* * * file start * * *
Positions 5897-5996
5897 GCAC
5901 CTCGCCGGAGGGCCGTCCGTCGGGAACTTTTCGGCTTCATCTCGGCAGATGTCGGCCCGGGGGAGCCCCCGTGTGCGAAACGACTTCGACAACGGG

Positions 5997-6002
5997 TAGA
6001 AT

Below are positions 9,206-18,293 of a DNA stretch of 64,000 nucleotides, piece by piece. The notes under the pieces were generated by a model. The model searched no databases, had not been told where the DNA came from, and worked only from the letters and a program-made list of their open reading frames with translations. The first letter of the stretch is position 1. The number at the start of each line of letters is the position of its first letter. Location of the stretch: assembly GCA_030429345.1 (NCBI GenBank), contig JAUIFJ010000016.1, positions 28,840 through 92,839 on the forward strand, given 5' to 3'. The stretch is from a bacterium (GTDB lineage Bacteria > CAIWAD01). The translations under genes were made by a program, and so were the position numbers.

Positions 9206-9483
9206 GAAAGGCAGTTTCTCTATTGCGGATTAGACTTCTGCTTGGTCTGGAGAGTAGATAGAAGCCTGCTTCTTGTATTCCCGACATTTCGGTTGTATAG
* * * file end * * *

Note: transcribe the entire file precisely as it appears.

Positions 5897-5996
5897 GCAC
5901 CTCGCCGGAGGGCCGTCCGTCGGGAACTTTTCGGCTTCATCTCGGCAGATGTCGGCCCGGGGGAGCCCCCGTGTGCGAAACGACTTCGACAACGGG

Positions 5997-6002
5997 TAGA
6001 AT

Below are positions 9,206-18,293 of a DNA stretch of 64,000 nucleotides, piece by piece. The notes under the pieces were generated by a model. The model searched no databases, had not been told where the DNA came from, and worked only from the letters and a program-made list of their open reading frames with translations. The first letter of the stretch is position 1. The number at the start of each line of letters is the position of its first letter. Location of the stretch: assembly GCA_030429345.1 (NCBI GenBank), contig JAUIFJ010000016.1, positions 28,840 through 92,839 on the forward strand, given 5' to 3'. The stretch is from a bacterium (GTDB lineage Bacteria > CAIWAD01). The translations under genes were made by a program, and so were the position numbers.

Positions 9206-9483
9206 GAAAGGCAGTTTCTCTATTGCGGATTAGACTTCTGCTTGGTCTGGAGAGTAGATAGAAGCCTGCTTCTTGTATTCCCGACATTTCGGTTGTATAG